This isn't a partisan screed -- you've got plenty of places across the blogosphere to click for that sort of thing. So here goes: Why is the White House getting a free pass where overwriting the same backup tapes is concerned?
This isn't a partisan screed -- you've got plenty of placesacross the blogosphere to click for that sort of thing. So here goes: Why is the White House getting a free pass where overwriting the same backup tapes is concerned?You may have seen the coverage explaining what happened to three years' worth of e-mails that the administration has been unable to find or reproduce. The answer to the mystery? They recycled the same backup tapes, over-writing documents and e-mail from 2001 to 2003. Call it the Etch-A-Sketch defense.
There are, of course, pending lawsuits about this sort of storage sloppiness, and righteous cries that this content belongs to the people, not the government or the messages' creators. Congress, in its typically flaccid way, will investigate and hold hearings and a great chorus of harrumphs will be heard across the land.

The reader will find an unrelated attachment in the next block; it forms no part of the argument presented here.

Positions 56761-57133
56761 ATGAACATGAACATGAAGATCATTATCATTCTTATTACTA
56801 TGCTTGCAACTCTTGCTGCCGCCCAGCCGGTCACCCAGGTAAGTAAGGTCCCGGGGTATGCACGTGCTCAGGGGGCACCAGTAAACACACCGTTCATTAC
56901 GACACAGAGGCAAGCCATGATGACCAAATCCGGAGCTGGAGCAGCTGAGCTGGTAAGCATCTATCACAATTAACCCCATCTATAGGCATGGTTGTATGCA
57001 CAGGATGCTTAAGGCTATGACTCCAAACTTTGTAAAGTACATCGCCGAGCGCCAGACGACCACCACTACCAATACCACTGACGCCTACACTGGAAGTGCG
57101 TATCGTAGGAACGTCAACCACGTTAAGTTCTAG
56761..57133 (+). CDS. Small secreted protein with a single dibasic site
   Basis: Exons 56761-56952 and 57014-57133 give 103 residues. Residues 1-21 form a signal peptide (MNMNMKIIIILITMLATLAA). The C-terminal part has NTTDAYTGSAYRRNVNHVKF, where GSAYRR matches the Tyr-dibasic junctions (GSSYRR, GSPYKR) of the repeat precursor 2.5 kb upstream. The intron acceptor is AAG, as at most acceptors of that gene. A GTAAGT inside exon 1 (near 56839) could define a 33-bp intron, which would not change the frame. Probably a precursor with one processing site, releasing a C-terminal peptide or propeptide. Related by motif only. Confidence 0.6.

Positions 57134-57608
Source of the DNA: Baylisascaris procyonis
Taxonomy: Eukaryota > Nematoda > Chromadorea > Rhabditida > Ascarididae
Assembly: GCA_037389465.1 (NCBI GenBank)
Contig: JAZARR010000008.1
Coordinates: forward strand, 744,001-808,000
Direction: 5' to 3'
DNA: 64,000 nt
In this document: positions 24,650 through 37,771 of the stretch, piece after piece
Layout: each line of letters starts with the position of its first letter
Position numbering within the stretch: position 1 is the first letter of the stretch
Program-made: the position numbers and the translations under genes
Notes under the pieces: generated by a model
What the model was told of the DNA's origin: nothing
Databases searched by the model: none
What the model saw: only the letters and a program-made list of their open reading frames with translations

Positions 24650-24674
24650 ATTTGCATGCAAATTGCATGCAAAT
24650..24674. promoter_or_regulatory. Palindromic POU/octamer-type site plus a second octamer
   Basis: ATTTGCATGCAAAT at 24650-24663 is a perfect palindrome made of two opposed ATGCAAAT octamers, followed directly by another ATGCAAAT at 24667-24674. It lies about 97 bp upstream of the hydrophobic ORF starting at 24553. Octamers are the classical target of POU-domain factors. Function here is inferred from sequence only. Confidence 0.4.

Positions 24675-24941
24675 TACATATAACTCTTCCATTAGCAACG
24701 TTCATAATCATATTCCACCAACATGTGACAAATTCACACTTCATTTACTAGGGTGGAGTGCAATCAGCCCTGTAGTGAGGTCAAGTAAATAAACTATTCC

Should the White House be fined? Why aren't any individuals held responsible or accountable? We expect much, much more of publicly held companies in the wake of the Enron and WorldCom scandals. So why isn't the highest office of the land subject to at least the same threshold of responsibility and disclosure?
Oddly, bottom-feeding PR firms haven't landed on this news item as a gambit for me to talk to their client about how this Oval Office mess could have been avoided with their client's product. (Please, that's not an invitation.) And I'll be surprised if any of the current crop of presidential candidates adds a storage integrity plank to their platform.
But regardless of party or political stripe, it seems a small thing to follow basic backup protocol. Neither e-mail preservation nor tape handling are new disciplines. It makes it a real challenge not to impute malice or forethought to the administration. Here's hoping next November's winner handles these kinds of details with more care and respect.
The Agile ArchiveWhen it comes to managing data, donít look at backup and archiving systems as burdens and cost centers. A well-designed archive can enhance data protection and restores, ease search and e-discovery efforts, and save money by intelligently moving data from expensive primary storage systems.
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